Al-Sahrawi’s killing nearly five years later shows how France and its partners have kept up the fight.

A Valuable Alliance

While the U.S.-French relationship has sometimes been tense — the most recent spat coming after the U.S.-U.K.-Australia defense agreement scuttled a French submarine deal with Canberra — cooperation between Washington and Paris has been extremely valuable, especially in Africa.

“Americans have been very important,” the French Foreign Legionnaire told Insider, citing the U.S.’s dedicated intelligence, surveillance, and reconnaissance platforms, which the French don’t have, and the U.S.’s drones, of which the French have few.

“We work together for one goal. We have the soldiers in Africa, but they have the technology. So we support each other. It is a nice relationship, and it is good to have them by our side,” the legionnaire added.

Intelligence is probably the most important element for conducting operations in an area as vast as the Sahel.

Finding an individual or small groups of militants on their own is nigh impossible in such an expanse, making intelligence critical to finding and hitting their training camps or bases.

That information comes mainly from two sources: human intelligence and signals intelligence.

Special operations troops are key to attaining human intelligence. They conduct raids and capture terrorists who can yield more information to enable more raids. Reports suggest that the French killed al-Sahrawi based on intelligence provided by captured jihadists.

“The French are a great ally. We work with them regularly in joint operations” in Africa, a Special Forces operator assigned to an Army National Guard unit told Insider.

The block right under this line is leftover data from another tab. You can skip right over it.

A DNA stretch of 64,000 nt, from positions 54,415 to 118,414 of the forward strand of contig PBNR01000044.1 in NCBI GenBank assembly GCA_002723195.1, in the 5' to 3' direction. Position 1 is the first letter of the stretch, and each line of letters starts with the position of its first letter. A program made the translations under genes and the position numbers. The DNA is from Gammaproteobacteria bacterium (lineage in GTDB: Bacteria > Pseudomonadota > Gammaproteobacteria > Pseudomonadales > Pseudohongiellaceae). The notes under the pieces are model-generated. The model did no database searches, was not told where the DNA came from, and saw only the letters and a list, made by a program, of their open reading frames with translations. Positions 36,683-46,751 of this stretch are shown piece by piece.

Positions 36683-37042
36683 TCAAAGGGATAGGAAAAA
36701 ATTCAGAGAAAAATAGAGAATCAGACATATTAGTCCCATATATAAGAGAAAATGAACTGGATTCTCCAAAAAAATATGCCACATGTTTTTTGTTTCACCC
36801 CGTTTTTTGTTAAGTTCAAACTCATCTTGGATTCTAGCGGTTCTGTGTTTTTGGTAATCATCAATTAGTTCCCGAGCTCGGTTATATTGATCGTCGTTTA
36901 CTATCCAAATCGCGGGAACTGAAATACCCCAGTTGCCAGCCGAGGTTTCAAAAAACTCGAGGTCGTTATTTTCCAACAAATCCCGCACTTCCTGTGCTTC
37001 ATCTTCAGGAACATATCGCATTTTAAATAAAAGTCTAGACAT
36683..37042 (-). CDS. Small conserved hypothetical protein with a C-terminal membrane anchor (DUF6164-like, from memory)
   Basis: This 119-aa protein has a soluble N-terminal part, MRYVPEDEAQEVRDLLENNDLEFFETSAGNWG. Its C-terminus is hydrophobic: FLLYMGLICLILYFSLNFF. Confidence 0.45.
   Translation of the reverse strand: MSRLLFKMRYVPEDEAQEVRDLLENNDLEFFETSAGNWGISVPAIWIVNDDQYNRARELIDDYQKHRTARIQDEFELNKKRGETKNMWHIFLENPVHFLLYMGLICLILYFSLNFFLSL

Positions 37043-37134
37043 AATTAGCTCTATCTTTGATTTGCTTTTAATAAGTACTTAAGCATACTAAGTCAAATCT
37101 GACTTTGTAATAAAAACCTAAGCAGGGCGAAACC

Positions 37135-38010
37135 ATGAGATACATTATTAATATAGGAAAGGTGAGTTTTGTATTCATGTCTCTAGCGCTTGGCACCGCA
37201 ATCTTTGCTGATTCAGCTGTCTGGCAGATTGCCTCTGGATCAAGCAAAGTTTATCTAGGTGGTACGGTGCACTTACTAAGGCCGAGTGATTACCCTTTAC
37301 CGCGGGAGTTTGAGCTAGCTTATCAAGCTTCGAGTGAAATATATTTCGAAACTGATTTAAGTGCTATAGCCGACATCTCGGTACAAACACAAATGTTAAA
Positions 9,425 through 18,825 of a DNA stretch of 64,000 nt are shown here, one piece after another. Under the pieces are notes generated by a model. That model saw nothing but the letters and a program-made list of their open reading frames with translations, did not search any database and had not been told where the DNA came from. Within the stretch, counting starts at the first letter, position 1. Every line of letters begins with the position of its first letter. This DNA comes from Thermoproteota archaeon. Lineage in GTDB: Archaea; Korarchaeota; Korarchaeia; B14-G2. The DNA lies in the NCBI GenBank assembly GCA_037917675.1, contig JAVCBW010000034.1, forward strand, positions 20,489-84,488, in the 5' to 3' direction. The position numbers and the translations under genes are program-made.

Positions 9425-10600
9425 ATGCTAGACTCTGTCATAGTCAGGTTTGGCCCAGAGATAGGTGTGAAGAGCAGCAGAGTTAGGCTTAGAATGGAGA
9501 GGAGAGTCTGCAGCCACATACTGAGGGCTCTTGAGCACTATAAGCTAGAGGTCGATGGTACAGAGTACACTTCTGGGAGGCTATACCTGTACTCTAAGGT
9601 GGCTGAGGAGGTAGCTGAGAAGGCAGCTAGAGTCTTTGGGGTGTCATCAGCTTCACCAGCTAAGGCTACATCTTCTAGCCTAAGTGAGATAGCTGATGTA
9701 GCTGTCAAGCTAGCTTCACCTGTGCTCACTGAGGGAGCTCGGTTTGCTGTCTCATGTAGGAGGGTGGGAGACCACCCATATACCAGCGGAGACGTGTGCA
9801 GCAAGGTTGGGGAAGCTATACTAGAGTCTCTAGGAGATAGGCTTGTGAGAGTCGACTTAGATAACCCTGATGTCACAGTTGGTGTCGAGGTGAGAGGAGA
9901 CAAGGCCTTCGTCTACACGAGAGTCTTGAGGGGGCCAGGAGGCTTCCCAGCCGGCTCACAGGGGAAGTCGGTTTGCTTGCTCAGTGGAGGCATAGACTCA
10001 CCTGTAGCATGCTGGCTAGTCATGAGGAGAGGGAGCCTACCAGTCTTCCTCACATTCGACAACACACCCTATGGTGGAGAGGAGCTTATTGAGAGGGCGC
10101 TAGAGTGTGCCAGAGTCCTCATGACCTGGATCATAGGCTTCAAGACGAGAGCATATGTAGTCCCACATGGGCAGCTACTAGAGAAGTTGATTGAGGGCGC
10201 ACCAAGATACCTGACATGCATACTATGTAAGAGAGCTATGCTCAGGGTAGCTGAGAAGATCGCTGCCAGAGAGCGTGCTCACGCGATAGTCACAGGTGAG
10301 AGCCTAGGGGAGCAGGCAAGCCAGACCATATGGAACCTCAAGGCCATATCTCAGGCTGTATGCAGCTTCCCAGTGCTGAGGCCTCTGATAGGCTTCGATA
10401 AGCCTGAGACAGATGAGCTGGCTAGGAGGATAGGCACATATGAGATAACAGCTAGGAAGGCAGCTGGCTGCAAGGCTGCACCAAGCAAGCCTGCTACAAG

The French “know their stuff and are pretty relentless, and they have a good reason to be. In the past six or seven years, hundreds of their civilians have been killed by Islamist terrorists,” the operator said.

French forces “have a strong connection with the area and can operate much more lucidly than us sometimes. They know the culture, history, and language. It’s been privilege fighting alongside them,” the Green Beret added.

That cooperation in Africa may be coming to an end, however. This summer, Macron announced that France would reduce its military presence in the Sahel considerably, cutting 2,500 to 3,000 troops from the 5,000 deployed there.
French soldiers play cards in Mali

Some local partners have followed suit, deciding to shrink their own military presence. Chad cut its counterterrorism force in the region in half.

The U.S. has also decreased its military footprint in Africa, but U.S. special operations forces remain in high demand in the region.

When an ISIS offshoot threatened to destabilize Mozambique, the government there turned to the U.S. and its special operations forces for counterterrorism assistance.

While counterterrorism efforts by the U.S. and its partners in the Middle East have often received the most attention and resources, ISIS and al-Qaeda, their affiliates, and other groups continue to pose an equally serious threat, if not a greater one, to African countries.